The hover boards and autonomous cars that Marty McFly and Doc Brown discovered when they traveled Back to the Future of 2015 are no more sci-fi than Wi-Fi today. Technology is advancing at a clip no DeLorean equipped with a flux capacitor can match. If you’re wondering what high-tech gadgets will have us proclaiming “Great Scott!” in the year ahead, here’s a hint: they’re not really gadgets at all.

The Consumer Electronics Show that kicks off each new year in Las Vegas is a showcase for everything that’s new and cool in the world of tech. Those who traversed the 2.5 million square feet of exhibit space in search of the next big things a couple of weeks ago witnessed a “techtonic” shift that’s putting software, not electronic gadgets, in the center spotlight.

Sure, there was an ocean of hardware – drones, robotics, autonomous cars, TVs and wearable devices, plus new high-tech sleep and baby products – but it’s the software at the heart of these things that’s driving innovation. The hardware itself is becoming a commodity (as any Fitbit Gen 1 user will attest).

The three areas in tech that seem to be generating the most buzz heading into 2017 involve virtual reality, autonomous cars and artificial intelligence. Gaming and hospitality companies would be well advised to track advances in these areas and consider integrating them into their customer experiences.

Reality Redefined

This year could mark the beginning of virtual reality’s transformation from a curiosity into a legitimate tool for training simulations and new, immersive customer experiences. Facebook’s Oculus Rift headsets offered an exciting glimpse into new consumer VR experiences last year, and 2017 is expected to be the year when technologies like this enter the mainstream thanks to continual software improvements.

High-end resorts have envisioned using VR headsets that completely immerse you in a dream travel destination, or transport you to the front row of live performances from the comfort of your living room. Virtual systems can also be used to train workers on the best ways for dealing with mishaps without having to be in harm’s way.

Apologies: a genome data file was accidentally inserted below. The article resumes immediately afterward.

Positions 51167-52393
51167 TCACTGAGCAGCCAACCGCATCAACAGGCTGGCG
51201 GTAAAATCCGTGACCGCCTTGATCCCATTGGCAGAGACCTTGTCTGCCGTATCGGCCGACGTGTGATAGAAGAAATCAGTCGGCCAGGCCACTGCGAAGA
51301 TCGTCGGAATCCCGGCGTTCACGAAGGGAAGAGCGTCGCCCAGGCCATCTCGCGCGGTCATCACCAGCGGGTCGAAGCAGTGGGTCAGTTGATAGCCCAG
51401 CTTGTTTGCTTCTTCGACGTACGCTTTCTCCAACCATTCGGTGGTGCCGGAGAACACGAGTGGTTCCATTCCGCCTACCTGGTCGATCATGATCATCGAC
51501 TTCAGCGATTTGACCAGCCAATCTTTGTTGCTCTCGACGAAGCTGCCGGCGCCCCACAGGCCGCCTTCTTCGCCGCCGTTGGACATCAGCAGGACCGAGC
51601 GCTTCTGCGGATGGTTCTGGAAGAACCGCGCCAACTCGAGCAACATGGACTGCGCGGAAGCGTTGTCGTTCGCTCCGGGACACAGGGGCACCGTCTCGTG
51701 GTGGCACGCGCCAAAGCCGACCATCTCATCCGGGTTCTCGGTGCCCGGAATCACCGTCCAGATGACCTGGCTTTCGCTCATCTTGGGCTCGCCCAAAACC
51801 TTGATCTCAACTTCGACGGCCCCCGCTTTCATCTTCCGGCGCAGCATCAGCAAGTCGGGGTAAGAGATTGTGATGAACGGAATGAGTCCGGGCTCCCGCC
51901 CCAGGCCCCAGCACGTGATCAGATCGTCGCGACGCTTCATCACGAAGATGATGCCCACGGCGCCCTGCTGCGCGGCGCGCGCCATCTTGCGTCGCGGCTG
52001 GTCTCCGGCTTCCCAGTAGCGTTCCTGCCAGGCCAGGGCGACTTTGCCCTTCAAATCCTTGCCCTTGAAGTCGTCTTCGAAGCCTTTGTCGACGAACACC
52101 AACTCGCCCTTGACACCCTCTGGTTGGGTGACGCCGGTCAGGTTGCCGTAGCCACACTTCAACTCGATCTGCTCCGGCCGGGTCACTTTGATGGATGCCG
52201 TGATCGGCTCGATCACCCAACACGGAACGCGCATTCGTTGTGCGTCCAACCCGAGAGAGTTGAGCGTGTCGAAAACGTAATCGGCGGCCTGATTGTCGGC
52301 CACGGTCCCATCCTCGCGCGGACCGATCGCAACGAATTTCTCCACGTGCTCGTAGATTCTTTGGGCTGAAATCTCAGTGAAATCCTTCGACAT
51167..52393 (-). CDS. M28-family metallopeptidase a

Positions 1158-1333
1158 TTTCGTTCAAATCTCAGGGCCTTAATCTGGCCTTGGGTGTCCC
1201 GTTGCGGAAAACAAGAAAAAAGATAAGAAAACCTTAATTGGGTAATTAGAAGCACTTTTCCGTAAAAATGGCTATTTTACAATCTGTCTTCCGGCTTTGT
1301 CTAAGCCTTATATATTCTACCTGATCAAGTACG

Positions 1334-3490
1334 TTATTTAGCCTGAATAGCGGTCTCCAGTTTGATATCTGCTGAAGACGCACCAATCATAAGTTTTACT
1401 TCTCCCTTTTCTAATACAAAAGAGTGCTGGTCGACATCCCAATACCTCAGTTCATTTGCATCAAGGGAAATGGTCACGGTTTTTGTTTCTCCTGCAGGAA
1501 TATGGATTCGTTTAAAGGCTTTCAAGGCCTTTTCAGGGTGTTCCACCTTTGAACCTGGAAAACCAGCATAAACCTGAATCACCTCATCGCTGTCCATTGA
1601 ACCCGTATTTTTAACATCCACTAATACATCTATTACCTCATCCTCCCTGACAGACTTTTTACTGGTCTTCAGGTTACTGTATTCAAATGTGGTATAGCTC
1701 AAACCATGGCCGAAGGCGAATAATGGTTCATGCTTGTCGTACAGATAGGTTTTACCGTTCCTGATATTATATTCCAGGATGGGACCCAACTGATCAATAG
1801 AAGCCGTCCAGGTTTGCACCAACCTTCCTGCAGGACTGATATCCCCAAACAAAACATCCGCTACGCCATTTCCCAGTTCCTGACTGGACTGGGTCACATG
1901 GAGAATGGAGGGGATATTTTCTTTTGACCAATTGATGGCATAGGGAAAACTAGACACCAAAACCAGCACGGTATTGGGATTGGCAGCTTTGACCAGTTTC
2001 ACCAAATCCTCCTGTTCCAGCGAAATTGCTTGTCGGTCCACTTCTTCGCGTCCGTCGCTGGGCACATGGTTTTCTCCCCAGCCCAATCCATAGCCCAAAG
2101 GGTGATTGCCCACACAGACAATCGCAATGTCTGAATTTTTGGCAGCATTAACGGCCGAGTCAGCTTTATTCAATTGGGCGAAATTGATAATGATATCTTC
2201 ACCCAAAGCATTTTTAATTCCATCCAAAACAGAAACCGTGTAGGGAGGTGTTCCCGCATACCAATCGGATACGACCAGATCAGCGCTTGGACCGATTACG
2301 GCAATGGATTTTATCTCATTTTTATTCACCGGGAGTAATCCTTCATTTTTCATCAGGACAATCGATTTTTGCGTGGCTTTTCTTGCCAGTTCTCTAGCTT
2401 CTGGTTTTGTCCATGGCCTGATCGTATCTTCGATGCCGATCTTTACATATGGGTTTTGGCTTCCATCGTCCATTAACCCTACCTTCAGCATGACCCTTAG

This also could be the year VR takes social media to a whole new dimension. Facebook CEO Mark Zuckerberg has said AR (augmented reality) and VR will comprise the most extensive social platform in computing history. Last year, Facebook walked the talk by offering some eye-popping demos during its F8 developer’s conference. Like the rest of the world, I’m eager to see what they have in store for 2017.

At the moment, augmented reality has more traction that virtual reality in the marketplace, primarily because it relies on the mobile devices everybody already has in hand rather than additional headset hardware. Unlike VR, which totally immerses the user in a virtual environment, AR adds graphics, sounds and other digital elements to real-world surroundings to create new user experiences.

The worldwide Pokémon Go phenomenon registered 8.0 on the consumer engagement Richter scale in 2016, bringing AR into the mainstream in a big way. But apparel and footwear companies have also been developing AR apps that let customers try on clothing and shoes in their own virtual dressing rooms. Some apps allow shoppers to view the same garment in a variety of colors, bypassing the need to haul an armful of items into a fitting room. And proving beyond any shadow of a doubt AR’s ability to reshape (or, at least, reshade) the fabric of our society.